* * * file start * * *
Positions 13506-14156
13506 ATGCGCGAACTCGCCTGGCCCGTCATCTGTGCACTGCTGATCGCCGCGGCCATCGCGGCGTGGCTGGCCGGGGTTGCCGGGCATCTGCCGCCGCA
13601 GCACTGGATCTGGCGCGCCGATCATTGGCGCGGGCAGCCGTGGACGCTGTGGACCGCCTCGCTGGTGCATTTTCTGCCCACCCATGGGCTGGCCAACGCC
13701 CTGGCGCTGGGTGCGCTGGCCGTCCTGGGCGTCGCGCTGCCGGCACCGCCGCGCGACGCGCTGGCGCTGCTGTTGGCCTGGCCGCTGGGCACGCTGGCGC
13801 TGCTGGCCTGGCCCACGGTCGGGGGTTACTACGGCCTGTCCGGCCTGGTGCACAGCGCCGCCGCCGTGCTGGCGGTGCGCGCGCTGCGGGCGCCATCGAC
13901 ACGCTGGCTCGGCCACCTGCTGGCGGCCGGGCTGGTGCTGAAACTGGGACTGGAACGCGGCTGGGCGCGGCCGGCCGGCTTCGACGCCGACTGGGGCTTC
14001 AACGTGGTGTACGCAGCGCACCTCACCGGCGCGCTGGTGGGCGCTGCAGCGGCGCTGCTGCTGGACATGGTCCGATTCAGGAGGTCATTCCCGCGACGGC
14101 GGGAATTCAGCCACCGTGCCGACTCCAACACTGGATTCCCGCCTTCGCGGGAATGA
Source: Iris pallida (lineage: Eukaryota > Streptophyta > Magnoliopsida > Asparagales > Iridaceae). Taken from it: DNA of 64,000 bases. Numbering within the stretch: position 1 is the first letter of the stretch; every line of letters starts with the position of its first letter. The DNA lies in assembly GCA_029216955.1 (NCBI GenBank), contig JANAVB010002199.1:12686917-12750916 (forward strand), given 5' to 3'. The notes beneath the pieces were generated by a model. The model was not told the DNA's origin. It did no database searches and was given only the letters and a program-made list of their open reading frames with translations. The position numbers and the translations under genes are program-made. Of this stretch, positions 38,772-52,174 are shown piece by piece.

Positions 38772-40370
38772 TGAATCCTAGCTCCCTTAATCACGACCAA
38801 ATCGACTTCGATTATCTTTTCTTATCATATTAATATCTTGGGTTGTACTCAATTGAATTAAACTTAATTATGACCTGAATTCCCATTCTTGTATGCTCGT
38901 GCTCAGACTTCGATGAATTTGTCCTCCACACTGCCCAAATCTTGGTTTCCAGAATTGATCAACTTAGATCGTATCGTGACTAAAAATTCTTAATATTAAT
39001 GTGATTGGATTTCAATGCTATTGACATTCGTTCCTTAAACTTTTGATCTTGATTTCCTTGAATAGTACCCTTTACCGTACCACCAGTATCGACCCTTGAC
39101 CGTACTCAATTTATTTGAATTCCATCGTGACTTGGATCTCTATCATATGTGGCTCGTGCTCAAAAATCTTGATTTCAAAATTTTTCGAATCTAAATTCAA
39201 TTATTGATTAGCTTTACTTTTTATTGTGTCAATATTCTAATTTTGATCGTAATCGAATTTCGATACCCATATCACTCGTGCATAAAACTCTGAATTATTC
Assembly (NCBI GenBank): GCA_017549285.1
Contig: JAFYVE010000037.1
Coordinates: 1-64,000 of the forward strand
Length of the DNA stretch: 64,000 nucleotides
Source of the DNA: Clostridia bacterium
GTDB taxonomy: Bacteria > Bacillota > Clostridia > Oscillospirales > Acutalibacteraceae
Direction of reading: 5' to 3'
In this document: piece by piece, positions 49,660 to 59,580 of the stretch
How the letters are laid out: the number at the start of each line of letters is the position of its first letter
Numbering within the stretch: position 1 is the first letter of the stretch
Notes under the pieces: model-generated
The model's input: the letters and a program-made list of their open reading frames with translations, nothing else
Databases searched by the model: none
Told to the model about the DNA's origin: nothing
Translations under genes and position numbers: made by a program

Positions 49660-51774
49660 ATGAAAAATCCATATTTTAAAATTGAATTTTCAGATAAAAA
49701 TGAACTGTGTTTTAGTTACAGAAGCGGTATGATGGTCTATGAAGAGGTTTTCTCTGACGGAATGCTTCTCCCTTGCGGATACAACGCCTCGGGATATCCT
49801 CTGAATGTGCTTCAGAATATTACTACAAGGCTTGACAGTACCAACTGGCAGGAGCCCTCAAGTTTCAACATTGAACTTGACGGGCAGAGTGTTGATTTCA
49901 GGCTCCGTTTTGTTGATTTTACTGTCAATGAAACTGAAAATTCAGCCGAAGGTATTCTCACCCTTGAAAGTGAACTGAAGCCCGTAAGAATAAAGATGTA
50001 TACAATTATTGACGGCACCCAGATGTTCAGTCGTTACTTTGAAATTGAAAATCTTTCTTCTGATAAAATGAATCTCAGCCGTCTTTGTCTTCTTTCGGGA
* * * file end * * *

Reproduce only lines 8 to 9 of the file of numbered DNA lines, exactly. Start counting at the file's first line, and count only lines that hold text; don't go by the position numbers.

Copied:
14101 GGGAATTCAGCCACCGTGCCGACTCCAACACTGGATTCCCGCCTTCGCGGGAATGA
Source: Iris pallida (lineage: Eukaryota > Streptophyta > Magnoliopsida > Asparagales > Iridaceae). Taken from it: DNA of 64,000 bases. Numbering within the stretch: position 1 is the first letter of the stretch; every line of letters starts with the position of its first letter. The DNA lies in assembly GCA_029216955.1 (NCBI GenBank), contig JANAVB010002199.1:12686917-12750916 (forward strand), given 5' to 3'. The notes beneath the pieces were generated by a model. The model was not told the DNA's origin. It did no database searches and was given only the letters and a program-made list of their open reading frames with translations. The position numbers and the translations under genes are program-made. Of this stretch, positions 38,772-52,174 are shown piece by piece.